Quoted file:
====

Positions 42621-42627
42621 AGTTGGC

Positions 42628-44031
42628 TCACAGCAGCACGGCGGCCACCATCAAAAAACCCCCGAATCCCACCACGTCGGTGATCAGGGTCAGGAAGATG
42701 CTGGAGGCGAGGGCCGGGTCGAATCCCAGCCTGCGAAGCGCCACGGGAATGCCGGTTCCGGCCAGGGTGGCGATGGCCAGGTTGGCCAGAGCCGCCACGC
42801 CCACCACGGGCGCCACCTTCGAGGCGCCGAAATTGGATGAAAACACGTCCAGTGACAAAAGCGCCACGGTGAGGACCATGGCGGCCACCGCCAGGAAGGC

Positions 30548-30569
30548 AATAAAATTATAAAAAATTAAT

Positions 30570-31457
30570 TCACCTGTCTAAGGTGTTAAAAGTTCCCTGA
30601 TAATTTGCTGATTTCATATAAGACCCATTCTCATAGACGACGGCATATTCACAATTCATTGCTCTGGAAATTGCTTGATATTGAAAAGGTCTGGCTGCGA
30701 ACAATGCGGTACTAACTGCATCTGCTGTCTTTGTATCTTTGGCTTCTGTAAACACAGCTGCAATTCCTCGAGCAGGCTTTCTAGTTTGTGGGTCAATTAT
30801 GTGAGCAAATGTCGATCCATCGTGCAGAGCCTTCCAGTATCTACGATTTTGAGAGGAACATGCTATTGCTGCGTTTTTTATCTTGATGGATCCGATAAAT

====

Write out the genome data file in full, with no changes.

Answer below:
Positions 42621-42627
42621 AGTTGGC

Positions 42628-44031
42628 TCACAGCAGCACGGCGGCCACCATCAAAAAACCCCCGAATCCCACCACGTCGGTGATCAGGGTCAGGAAGATG
42701 CTGGAGGCGAGGGCCGGGTCGAATCCCAGCCTGCGAAGCGCCACGGGAATGCCGGTTCCGGCCAGGGTGGCGATGGCCAGGTTGGCCAGAGCCGCCACGC
42801 CCACCACGGGCGCCACCTTCGAGGCGCCGAAATTGGATGAAAACACGTCCAGTGACAAAAGCGCCACGGTGAGGACCATGGCGGCCACCGCCAGGAAGGC

Positions 30548-30569
30548 AATAAAATTATAAAAAATTAAT

Positions 30570-31457
30570 TCACCTGTCTAAGGTGTTAAAAGTTCCCTGA
30601 TAATTTGCTGATTTCATATAAGACCCATTCTCATAGACGACGGCATATTCACAATTCATTGCTCTGGAAATTGCTTGATATTGAAAAGGTCTGGCTGCGA
30701 ACAATGCGGTACTAACTGCATCTGCTGTCTTTGTATCTTTGGCTTCTGTAAACACAGCTGCAATTCCTCGAGCAGGCTTTCTAGTTTGTGGGTCAATTAT
30801 GTGAGCAAATGTCGATCCATCGTGCAGAGCCTTCCAGTATCTACGATTTTGAGAGGAACATGCTATTGCTGCGTTTTTTATCTTGATGGATCCGATAAAT